Do animals know all this? At a basic level, they do. Not in the way you "know," but in a cellular awareness they understand that they are here in service to planet earth. If you honor them in all three instances, then balance will be the result. Your feelings about their treatment is important. Temper your reactions with the spiritual logic of their appropriateness and their service to humanity. Honor them in all three cases.

Dian Fossey's birthday celebrated with a Google doodle

Dian Fossey's birthday celebrated with a Google doodle
American zoologist played by Sigourney Weaver in the film Gorillas in the Mist would have been 82 on Thursday (16 January 2014)

Wednesday, December 2, 2009

Report Says Rhino Poaching On the Rise Worldwide; Indonesian Species Under Threat



Video cameras are used to monitor and study the Javan rhinos in the 120,551-hectare Ujung Kulon National Park in West Java. (Photo: JG/WWF)

Rhino poaching is on the rise worldwide, including in Indonesia where the endangered Javan and Sumatran rhinos remains under threat, according to a report released on Wednesday by the International Union for Conservation of Nature (IUCN) and wildlife trade monitoring group Traffic.

The trade is being driven by Asian demand for horns and is made worse by increasingly sophisticated poachers, who now are using veterinary drugs, poison, cross bows and high caliber weapons to kill rhinos, the report stated.

Since 2006 the majority (95 percent) of the poaching in Africa has occurred in Zimbabwe and South Africa, according to new data. However, there is still concern about the security of endangered rhino populations in Asia, conservationists said.

“Sumatran and Javan rhino range countries need to increase efforts to better assess the current status of many of their rhino populations, to enhance field law enforcement efforts prevent further encroachment and land transformation in rhino areas and improve biological management of remaining rhinos to ensure the few remaining Sumatran and Javan Rhino numbers increase,” Dr. Bibhab Kumar Talukdar, chair of the IUCN Asian Rhino Specialist Group said in a statement.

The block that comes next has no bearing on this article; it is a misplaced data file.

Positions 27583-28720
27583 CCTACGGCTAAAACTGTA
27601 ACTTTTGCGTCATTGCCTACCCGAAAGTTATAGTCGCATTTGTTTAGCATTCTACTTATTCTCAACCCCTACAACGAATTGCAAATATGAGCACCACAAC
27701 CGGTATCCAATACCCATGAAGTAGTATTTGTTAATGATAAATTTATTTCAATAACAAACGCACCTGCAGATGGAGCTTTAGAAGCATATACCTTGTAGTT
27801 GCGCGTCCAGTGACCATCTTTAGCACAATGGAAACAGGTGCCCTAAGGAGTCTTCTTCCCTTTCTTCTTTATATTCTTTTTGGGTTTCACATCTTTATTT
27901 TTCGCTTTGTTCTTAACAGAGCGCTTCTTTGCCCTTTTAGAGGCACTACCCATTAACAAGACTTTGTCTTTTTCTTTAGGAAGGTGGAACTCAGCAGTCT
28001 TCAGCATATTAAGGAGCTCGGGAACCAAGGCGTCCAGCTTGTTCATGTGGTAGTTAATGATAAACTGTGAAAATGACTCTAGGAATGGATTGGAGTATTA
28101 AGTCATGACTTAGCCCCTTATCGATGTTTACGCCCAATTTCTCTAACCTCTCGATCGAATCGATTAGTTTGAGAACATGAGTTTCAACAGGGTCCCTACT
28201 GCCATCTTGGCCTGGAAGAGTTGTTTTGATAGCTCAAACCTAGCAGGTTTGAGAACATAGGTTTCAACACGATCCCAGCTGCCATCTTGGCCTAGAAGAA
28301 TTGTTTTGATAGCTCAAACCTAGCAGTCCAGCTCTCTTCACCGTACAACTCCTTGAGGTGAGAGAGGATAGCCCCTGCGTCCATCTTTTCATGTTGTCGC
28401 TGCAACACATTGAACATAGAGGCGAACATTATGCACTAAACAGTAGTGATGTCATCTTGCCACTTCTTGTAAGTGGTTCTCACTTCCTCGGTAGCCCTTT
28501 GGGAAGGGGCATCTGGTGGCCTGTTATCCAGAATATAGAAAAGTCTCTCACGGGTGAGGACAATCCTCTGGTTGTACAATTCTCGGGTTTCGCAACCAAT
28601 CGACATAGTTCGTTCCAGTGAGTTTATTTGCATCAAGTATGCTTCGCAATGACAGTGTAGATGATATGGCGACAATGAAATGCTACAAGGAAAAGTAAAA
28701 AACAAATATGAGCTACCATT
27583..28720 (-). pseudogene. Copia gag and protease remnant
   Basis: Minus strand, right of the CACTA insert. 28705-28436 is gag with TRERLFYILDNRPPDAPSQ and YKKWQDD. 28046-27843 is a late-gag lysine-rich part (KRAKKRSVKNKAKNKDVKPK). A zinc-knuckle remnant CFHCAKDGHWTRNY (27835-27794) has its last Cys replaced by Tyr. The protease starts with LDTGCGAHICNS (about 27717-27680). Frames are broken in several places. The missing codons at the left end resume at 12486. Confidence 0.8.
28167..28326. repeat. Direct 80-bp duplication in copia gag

The report stated that the Javan rhino was critically endangered and that worryingly, the population, estimated at between only 38 to 44 animals, was now in decline. The report recommended immediate action to establish a second population of the species in Indonesia.

While the number of Sumatran rhinos was listed as being stable by the report, it criticized a lack of government action on rhino conservation efforts and stated that the destruction of habitat and encroachment of national park boundaries by industry and palm oil plantations put the population at risk.

No firm data was available on incidence of Sumatran rhino poaching, but the report said there was an urgent need for clearer figures on the population of the species. It is estimated that there are between 140-200 Sumatran rhinos remaining in Indonesia.

According to the report, most rhino horns leaving southern Africa are destined for medicinal markets in southeast and east Asia, especially Vietnam, and also China.

JG